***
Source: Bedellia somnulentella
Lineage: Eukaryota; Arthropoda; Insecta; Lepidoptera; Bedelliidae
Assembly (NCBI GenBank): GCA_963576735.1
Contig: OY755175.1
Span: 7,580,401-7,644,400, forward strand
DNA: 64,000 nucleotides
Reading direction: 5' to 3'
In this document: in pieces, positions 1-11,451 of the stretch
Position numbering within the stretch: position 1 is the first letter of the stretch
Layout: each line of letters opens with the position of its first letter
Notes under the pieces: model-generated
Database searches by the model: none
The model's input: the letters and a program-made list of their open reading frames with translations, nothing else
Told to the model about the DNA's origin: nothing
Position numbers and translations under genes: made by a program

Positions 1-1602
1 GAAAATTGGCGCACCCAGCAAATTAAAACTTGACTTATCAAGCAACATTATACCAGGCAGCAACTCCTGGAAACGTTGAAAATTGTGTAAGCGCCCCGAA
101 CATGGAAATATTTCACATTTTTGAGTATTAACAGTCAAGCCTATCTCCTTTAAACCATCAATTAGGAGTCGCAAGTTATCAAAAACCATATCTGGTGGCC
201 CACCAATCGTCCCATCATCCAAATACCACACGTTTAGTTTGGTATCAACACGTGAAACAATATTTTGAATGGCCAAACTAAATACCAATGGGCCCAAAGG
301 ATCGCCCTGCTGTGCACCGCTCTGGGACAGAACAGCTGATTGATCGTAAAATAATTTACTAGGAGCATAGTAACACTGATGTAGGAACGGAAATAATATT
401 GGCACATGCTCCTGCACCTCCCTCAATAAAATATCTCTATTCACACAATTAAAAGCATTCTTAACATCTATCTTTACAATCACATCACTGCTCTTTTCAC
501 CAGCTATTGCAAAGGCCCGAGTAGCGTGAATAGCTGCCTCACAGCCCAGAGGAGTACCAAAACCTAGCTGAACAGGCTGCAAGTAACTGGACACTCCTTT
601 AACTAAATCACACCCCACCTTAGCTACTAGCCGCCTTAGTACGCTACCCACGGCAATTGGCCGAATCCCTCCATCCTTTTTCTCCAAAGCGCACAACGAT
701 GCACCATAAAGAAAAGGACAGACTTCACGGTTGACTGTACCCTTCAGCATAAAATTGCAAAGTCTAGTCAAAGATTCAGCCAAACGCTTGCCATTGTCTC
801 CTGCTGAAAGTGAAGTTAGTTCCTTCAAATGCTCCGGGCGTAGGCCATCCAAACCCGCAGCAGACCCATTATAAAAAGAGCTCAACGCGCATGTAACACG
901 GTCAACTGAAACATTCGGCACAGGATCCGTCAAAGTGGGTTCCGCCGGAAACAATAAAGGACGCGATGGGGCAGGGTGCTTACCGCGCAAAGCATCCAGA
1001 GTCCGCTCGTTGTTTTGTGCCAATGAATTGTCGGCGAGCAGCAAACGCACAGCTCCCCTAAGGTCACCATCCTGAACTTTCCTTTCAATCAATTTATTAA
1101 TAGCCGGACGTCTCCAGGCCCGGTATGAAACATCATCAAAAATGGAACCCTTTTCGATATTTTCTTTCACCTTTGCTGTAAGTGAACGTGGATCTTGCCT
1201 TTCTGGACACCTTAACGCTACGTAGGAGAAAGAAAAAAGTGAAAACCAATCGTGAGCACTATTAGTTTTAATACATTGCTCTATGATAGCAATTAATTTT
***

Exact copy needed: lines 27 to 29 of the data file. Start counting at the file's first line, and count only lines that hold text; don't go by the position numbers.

1001 GTCCGCTCGTTGTTTTGTGCCAATGAATTGTCGGCGAGCAGCAAACGCACAGCTCCCCTAAGGTCACCATCCTGAACTTTCCTTTCAATCAATTTATTAA
1101 TAGCCGGACGTCTCCAGGCCCGGTATGAAACATCATCAAAAATGGAACCCTTTTCGATATTTTCTTTCACCTTTGCTGTAAGTGAACGTGGATCTTGCCT
1201 TTCTGGACACCTTAACGCTACGTAGGAGAAAGAAAAAAGTGAAAACCAATCGTGAGCACTATTAGTTTTAATACATTGCTCTATGATAGCAATTAATTTT